Wednesday, May 17, 2006

OK Guys

A couple of weeks ago I noticed that one of the top sailors in our Laser frostbite fleet had a bad race and was back with the tailenders. I asked him what had happened. He explained about some mistake he had made and then offered an insightful comment about the standard of the fleet...

The competition has become a lot tighter in the last couple of years. There used to be a significant gap in skill level between the "good guys" at the top of the fleet and the "OK guys" in the middle of the fleet, as he labeled them. In the last couple of years the standard of the "OK guys" has improved so that if one of the "good guys" makes one little mistake he can suddenly find he has slipped from 5th, say, to 25th or worse in the race.

The results from the spring series have now been tallied so I took a look at the standings. It's impossible to tell from the summary results whether our friend's theory is correct. But what is true is that the number of "OK guys" has increased and the competition within that group is incredibly tight.

The scores for the series are based on the average of each sailor's position in all races in which he or she sailed (excluding some throwouts). Around 90 sailors sailed at least one race in the series but only 43 "qualified" by starting at least half of the races.

The top 11 sailors managed to achieve an average score in single digits ranging from 1.968 to 9.111. Let's call them the good guys. Hey, to achieve an average position in this fleet in the top ten is truly amazing - at least to me it is

Then there are 17 sailors with average scores ranging from 10-point-something to 15-point-something. You wouldn't think that was mathematically possible but it's true. Seventeen! Seventeen sailors averaging a finish from 10th to 15th. That's the group of "OK guys" waiting to pounce on the slightest mistake by one of the top ten group, and also producing intense competition within the fleet for those places in the low teens.

I'm one of those OK guys. About in the middle of that group which also places me pretty much in the middle of the fleet of qualifiers. Somebody has to be in the middle. We can't all be winners.

Am I making any progress? Tough to tell. Perhaps our friend from paragraph one is right. Perhaps all of us OK guys have improved. Also there's a high level of turnover in the fleet, so it's tough to compare results from year to year. But if I look back to the results of the spring 2003 series, I do see that my absolute position in the fleet and my average score have improved by a few places each. And of the sailors who qualified in both years, nobody overtook me from 2003 to 2006 but I did place higher in 2006 than two of the sailors who were ahead of me in 2003.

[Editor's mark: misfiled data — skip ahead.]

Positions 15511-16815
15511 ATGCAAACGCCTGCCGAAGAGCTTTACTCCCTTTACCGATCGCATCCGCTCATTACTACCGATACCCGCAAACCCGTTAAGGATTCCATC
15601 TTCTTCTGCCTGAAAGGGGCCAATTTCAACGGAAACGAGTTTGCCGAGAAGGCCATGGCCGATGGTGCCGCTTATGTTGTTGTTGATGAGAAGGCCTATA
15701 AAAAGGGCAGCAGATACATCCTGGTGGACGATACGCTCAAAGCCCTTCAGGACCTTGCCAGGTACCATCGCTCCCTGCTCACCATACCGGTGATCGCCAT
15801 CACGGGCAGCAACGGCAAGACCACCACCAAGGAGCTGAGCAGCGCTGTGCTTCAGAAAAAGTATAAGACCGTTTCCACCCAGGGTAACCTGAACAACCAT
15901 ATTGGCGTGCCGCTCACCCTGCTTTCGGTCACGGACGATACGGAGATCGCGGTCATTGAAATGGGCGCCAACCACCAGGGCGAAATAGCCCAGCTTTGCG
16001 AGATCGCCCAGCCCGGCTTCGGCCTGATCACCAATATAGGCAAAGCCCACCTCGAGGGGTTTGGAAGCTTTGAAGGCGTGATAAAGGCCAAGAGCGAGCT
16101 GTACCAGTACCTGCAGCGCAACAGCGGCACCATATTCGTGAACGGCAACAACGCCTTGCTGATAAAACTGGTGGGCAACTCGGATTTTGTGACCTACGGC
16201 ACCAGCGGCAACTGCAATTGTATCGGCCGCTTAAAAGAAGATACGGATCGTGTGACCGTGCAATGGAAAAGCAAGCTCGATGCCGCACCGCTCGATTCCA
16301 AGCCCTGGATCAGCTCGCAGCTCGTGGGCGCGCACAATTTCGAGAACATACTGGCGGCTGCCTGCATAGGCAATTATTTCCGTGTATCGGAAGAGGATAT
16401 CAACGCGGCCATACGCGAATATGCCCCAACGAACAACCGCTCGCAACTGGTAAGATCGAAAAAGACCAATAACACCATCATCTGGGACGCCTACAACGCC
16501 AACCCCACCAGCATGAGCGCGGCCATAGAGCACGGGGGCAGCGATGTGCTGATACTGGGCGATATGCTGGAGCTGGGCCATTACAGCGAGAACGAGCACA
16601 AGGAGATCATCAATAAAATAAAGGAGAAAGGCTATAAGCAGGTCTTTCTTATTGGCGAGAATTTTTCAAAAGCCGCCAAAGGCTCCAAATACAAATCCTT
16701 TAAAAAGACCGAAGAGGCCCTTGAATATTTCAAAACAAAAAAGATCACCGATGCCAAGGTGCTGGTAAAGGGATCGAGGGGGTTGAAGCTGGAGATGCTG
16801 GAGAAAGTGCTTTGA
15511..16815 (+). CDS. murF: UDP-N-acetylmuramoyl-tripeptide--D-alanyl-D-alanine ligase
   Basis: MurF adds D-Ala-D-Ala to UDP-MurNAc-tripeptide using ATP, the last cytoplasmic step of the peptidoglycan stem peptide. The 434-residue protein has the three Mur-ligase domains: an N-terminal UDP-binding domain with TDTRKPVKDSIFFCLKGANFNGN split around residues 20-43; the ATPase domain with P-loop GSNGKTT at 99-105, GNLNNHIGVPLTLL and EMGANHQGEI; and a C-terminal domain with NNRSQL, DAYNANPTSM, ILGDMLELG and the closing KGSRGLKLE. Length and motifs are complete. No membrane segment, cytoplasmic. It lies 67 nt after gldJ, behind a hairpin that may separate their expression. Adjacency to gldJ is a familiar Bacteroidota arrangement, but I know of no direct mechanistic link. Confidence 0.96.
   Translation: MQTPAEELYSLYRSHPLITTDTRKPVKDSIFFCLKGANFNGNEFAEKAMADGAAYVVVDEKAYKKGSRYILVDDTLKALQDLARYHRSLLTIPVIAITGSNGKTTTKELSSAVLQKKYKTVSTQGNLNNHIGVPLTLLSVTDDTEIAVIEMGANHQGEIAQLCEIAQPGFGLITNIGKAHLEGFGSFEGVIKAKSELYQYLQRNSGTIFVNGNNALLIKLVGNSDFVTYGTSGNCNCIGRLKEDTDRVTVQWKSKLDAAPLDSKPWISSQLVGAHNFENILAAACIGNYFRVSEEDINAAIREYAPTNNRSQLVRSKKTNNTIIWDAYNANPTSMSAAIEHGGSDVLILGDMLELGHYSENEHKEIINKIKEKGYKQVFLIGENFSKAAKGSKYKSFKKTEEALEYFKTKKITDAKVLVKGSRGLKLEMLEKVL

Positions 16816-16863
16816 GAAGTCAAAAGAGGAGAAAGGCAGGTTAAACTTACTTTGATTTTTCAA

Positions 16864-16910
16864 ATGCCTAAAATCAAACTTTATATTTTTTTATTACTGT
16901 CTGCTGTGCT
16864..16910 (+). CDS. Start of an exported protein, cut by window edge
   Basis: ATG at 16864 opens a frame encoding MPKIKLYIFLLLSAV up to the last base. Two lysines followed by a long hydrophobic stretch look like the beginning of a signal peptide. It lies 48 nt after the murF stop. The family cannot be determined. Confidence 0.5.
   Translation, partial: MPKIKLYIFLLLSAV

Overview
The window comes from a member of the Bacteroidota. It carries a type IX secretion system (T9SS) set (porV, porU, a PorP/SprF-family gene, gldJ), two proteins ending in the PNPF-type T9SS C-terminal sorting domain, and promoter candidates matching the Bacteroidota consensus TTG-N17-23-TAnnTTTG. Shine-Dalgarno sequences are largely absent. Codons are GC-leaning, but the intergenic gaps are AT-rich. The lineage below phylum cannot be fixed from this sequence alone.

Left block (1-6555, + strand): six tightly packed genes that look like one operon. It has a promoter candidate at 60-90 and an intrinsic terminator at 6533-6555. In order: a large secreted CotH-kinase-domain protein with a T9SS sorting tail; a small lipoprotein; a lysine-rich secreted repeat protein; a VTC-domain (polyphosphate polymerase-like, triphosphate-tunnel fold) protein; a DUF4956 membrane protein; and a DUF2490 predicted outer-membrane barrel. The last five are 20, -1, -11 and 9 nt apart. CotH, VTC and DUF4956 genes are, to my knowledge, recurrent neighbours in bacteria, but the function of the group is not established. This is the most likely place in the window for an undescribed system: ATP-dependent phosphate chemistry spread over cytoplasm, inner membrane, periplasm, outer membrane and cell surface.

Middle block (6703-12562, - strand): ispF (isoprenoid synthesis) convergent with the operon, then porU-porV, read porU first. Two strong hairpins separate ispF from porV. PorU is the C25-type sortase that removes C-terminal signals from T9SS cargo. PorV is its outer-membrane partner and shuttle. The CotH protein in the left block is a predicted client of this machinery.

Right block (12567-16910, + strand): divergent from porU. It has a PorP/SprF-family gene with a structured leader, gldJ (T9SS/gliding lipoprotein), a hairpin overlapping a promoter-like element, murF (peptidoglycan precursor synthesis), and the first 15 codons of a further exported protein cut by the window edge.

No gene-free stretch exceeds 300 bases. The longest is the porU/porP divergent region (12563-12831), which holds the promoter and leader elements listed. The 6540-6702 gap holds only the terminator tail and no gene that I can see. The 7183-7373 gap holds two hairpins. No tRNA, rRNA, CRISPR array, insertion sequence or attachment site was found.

So I'm still one of those OK, middle-of-the-fleet sort of guys. But perhaps if I work really really hard, and put into practice all the good ideas I read from fellow sailing bloggers, then maybe, just maybe, one day I'll be a good guy.

1 comment:

Anonymous said...


You have the right attitude to be one of the "good guys" and believe it or not, I'm sure they would be extremely intimidated by you but never show it on the surface.

There is nothing wrong with hanging in the middle of the fleet, because at least you are out there every week racing until your hearts content.

It's like my Dad - he may be at the back of the fleet when racing, but trains with some of this countries top sailors (Brendan Casey etc.) - he doesn't really care where he comes, as long as he can experience the thrill of being involved.

Keep racing hard Tillerman, your efforts are rewarded by others having the opportunity to read about your experiences.

OG Out.

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